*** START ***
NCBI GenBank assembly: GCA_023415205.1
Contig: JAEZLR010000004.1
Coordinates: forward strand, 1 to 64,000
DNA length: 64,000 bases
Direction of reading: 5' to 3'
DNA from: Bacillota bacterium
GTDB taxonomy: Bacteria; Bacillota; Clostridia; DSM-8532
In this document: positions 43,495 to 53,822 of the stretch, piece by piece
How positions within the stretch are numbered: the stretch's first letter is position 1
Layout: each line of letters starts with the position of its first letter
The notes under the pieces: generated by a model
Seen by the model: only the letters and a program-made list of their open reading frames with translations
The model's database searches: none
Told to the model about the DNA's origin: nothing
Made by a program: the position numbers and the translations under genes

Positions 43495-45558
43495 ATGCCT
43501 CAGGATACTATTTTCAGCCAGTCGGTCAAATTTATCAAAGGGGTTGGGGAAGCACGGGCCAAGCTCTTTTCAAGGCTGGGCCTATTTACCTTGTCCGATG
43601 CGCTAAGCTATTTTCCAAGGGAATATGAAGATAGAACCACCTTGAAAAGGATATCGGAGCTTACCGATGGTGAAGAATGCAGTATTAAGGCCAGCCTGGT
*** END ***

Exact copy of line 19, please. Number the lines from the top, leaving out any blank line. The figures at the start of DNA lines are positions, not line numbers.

43601 CGCTAAGCTATTTTCCAAGGGAATATGAAGATAGAACCACCTTGAAAAGGATATCGGAGCTTACCGATGGTGAAGAATGCAGTATTAAGGCCAGCCTGGT